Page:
Gary's blog for couples and parents plus resources for individuals, leaders and churches.

Thursday, November 8, 2012

Our Kids Often Hear Things We Didn't Intend

Recently our three-year-old grandson Liam had his hands over his ears and announced to us all, "You can't hear me!"  Of course he just had things a bit confused, pretty normal for a little guy his age.

However, Liam's actions could be a description of many parents and the way they talk in their homes. They say things to one another believing that their kids never hear their comments or they make remarks that they believe won't bother their children. In both cases they are usually wrong. They can hear you much of the time.

Why?  Well sometimes they're in the house and actually hear what we say. Their radar is often tuned for the sound of our voice or sometimes they intentionally get close enough to us when we're not looking to hear what we say about them. And in those moments, intentionally or not, we sometimes send the message that they aren't smart or good enough or as gifted as a sibling.

Other times, we are speaking directly to them intending to say one thing but they hear something else. For example, we say that one of the kids is particularly talented in some skill, sport or academic area. We don't mean to slight the other but that's how they take it.  "What about me?" they may think.

Third, they may hear things indirectly that we've said about them through someone else.  We may have told an aunt, grandparent, neighbor or church leader something negative about them and all of a sudden our cute or clever story gets back to our child. All they know is that we were talking about them and they think the worst.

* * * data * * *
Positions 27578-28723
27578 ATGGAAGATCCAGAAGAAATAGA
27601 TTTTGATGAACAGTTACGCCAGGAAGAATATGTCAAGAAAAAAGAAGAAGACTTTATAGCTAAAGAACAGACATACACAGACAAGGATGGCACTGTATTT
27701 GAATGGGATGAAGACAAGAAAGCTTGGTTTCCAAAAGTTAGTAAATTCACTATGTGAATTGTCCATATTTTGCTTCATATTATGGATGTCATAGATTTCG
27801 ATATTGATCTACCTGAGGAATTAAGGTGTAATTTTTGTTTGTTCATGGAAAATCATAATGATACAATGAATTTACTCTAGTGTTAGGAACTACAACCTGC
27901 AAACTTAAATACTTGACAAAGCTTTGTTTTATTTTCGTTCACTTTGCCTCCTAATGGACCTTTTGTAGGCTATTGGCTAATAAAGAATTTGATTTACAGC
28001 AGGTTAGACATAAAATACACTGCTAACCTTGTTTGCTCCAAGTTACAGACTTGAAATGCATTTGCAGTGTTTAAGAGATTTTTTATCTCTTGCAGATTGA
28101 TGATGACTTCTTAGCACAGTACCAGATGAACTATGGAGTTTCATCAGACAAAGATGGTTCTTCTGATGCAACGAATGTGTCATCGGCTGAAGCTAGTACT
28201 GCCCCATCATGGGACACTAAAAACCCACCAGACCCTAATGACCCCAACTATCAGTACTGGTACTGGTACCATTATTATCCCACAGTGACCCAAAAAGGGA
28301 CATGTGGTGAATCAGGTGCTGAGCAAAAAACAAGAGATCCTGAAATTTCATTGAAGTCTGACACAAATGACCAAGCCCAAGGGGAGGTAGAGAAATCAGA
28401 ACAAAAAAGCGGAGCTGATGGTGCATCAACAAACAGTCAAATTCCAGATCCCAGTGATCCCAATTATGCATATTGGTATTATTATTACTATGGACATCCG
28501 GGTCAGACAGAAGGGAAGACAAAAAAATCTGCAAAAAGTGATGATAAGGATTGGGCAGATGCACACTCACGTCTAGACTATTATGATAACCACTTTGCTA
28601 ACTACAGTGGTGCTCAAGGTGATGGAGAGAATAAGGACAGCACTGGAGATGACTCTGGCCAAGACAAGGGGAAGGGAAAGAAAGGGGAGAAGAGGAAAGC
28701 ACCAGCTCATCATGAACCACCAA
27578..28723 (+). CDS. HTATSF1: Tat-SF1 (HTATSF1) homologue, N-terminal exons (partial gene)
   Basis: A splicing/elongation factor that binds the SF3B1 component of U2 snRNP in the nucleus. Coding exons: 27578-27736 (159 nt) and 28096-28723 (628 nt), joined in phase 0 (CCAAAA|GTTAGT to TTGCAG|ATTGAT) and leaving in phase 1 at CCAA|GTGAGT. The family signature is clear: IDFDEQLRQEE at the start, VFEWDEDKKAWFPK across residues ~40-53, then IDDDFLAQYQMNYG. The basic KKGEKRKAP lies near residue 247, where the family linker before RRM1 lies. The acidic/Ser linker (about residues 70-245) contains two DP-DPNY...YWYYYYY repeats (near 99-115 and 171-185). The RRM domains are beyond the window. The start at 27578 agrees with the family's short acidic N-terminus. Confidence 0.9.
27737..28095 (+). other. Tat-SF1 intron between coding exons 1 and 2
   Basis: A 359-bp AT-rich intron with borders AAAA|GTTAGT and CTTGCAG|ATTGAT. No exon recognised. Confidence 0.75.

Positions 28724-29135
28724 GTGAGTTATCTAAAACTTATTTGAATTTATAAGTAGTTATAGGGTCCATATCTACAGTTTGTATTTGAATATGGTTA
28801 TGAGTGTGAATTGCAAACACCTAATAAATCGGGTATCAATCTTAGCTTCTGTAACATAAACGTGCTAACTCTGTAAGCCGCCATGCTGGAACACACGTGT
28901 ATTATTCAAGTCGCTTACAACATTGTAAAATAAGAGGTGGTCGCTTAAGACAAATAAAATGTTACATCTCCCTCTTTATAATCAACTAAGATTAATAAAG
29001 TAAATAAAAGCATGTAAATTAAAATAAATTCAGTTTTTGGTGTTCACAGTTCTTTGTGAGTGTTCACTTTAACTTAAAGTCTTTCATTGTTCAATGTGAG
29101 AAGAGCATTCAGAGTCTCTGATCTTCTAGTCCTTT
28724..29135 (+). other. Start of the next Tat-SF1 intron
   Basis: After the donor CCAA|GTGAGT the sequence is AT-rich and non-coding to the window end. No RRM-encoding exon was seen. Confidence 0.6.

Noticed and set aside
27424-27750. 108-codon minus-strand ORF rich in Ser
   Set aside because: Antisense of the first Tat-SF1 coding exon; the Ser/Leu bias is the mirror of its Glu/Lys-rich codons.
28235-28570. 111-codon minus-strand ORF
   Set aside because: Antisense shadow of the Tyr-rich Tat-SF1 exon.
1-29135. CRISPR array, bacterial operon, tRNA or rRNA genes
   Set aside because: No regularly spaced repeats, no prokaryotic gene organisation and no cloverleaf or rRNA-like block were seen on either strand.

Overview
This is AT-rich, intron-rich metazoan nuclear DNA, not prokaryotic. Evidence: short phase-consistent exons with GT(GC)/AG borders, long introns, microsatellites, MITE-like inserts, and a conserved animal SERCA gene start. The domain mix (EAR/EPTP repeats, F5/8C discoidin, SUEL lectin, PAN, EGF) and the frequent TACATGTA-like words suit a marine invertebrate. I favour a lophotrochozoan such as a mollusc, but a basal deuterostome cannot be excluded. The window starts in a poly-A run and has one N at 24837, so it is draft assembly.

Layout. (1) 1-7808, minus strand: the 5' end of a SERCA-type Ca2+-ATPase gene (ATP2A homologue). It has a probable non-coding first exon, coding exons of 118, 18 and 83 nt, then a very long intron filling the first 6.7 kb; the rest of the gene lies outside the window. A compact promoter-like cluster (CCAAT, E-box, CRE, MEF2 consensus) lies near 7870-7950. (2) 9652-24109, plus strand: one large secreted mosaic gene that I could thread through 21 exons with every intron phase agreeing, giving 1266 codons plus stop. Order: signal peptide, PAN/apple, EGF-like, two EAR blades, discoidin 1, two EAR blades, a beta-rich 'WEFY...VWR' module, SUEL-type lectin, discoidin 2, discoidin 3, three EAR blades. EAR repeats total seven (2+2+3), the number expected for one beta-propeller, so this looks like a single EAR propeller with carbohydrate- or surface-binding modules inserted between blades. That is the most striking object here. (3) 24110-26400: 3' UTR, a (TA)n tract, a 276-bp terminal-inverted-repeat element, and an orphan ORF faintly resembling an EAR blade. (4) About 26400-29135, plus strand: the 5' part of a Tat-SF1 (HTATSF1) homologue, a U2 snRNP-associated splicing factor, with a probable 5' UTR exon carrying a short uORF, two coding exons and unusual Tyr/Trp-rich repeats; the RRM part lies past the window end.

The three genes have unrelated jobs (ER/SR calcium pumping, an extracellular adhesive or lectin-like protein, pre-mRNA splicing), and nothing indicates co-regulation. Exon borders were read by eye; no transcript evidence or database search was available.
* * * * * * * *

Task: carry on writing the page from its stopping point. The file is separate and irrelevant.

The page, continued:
Of course, we live in a culture where telling kids they are wonderful, bright, talented and a winner is often overdone. I'm not suggesting we encourage that kind of overblown praise.  But we do need to be wise and careful about our words.

Always make sure your kids are out of earshot when you have to have hard conversations about them, their schoolwork or talents. Be careful what stories and tales you tell others. Ask yourself what you child might think if that story came back to them.

Consider the words you use when you talk to one child about their abilities and not another. Be sure to find talent and ability in both kids even though their skills may be very different. My sister and I both tried art and music but we clearly went different directions when we got older. My parents figured that out thankfully.

Proverbs wisely tells us in chapter 18, "Death and life are in the power of the tongue."  Remember the power of your words this week. They matter.

Gary Sinclair Writer | Speaker | Leader

Gary is currently a consultant, teacher, speaker and chaplain providing resources for families, leaders and churches.

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